Does the exclusion of men from the aerobic dance program at the Rockville Holiday Spa reflect "still definite physical differences between males and females" or does it simply amount to sex discrimination?

That was the question put last night to a three-member public accommodations panel of the Montgomery County Human Relations Commission at the first of five scheduled public hearings. The commission's eventual decision could affect all coed health clubs in Montgomery County that segregate their programs.

David E. Manoogian, an attorney for the Holiday Spa, argued the former proposition, saying it is the guiding principle behind the club's aerobic dance program. He said the program is off limits to men because they have greater strength, endurance and aerobic capacity than women.

The complaint that the club violates the county's law against sex discrimination came from three male club members.

Holiday Universal Club of Rockville Inc. opened the Rockville Holiday Spa in December 1983, and Bruce Pollekoff, one of the complaining members, testified last night that a sales representative showed him the club's aerobics dance classroom and said it would be available for his use.

Based on the sales person's representation, Pollekoff said he paid $500 to transfer his membership to the Rockville club. But when he tried to attend one of the aerobic dance classes, he said, the instructor turned him away, saying men were not allowed.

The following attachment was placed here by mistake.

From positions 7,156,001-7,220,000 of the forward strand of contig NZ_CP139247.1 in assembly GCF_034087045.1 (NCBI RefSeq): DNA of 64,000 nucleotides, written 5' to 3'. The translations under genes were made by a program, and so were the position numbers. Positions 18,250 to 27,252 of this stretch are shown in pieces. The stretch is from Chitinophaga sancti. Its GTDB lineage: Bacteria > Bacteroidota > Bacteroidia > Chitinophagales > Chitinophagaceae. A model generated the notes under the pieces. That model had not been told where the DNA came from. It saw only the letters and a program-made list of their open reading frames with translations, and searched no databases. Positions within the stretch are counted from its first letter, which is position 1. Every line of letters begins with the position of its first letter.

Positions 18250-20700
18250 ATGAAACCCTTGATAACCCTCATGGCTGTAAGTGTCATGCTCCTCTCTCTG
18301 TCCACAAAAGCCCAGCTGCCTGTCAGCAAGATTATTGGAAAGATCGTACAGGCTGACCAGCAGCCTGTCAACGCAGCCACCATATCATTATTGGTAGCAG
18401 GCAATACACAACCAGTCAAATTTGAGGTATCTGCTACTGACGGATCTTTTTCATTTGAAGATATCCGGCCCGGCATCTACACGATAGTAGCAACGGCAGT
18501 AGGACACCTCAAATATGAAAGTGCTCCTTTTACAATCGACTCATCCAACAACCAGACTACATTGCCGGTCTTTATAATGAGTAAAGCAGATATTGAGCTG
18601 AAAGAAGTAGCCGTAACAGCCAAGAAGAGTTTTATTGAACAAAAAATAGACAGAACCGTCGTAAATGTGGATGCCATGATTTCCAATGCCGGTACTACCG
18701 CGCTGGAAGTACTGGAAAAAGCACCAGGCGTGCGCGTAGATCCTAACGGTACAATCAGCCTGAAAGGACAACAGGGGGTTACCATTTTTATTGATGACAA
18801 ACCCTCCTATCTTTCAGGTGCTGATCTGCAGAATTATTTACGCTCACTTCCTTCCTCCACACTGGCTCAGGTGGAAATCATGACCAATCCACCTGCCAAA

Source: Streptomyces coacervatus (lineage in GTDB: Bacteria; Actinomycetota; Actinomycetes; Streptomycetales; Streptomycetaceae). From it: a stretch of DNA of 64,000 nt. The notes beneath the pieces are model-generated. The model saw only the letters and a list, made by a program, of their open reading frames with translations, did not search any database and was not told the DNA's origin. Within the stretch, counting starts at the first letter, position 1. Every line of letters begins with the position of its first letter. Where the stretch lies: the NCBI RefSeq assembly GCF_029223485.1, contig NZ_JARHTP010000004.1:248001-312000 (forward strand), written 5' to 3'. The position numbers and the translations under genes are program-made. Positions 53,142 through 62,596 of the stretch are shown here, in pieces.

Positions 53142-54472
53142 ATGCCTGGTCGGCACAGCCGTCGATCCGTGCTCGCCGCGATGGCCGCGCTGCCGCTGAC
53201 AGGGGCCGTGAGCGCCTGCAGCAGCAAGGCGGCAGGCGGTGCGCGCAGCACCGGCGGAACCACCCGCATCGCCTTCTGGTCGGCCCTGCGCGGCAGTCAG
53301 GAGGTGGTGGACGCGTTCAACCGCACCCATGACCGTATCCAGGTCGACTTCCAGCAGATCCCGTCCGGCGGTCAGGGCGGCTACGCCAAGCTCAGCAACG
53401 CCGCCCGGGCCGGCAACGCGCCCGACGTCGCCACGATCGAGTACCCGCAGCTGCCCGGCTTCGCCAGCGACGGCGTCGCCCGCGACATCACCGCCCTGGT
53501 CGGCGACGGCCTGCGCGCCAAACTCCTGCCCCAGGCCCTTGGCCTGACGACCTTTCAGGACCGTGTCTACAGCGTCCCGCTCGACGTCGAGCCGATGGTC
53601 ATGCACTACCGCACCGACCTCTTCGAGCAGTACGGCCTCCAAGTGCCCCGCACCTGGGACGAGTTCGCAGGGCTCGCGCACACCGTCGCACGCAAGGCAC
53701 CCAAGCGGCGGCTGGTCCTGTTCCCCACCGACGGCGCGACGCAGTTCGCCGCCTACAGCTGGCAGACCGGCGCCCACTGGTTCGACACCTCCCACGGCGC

In affidavits filed in the case, club members Earnest A. Sahaby of Reston and Ronald F. Busch of Rockville said they had similiar experiences.

Because of the physical differences between the "average" man and woman, Manoogian said the class could not be designed to accommodate both. Instead, he said it is aimed at women between the ages of 25 and 35 who are in average shape.

Manoogian also asserted that there is not enough interest among male members in the club to develop a coed aerobic dance program, and to do so for only three members would be financially prohibitive.

In her opening arguments, Assistant County Attorney Joyce Stern said she would present evidence that the club is engaging in sex discrimination by denying the men access to the program.

In a related development, the National Capital Branch of the American Civil Liberties Union announced last night that it has filed a similar complaint on behalf of a member of another Holiday Spa, owned by the same company, in Bethesda.

"There are a lot of facile assumptions at work here, just as there were once a lot of facile assumptions about who could be firefighters, airline stewardesses or who could eat in a fancy restaurant," said ACLU legal director Arthur B. Spitzer.